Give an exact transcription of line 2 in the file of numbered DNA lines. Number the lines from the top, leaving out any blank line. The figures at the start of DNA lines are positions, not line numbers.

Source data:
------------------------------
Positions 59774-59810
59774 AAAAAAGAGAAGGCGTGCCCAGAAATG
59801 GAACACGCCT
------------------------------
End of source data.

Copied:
59774 AAAAAAGAGAAGGCGTGCCCAGAAATG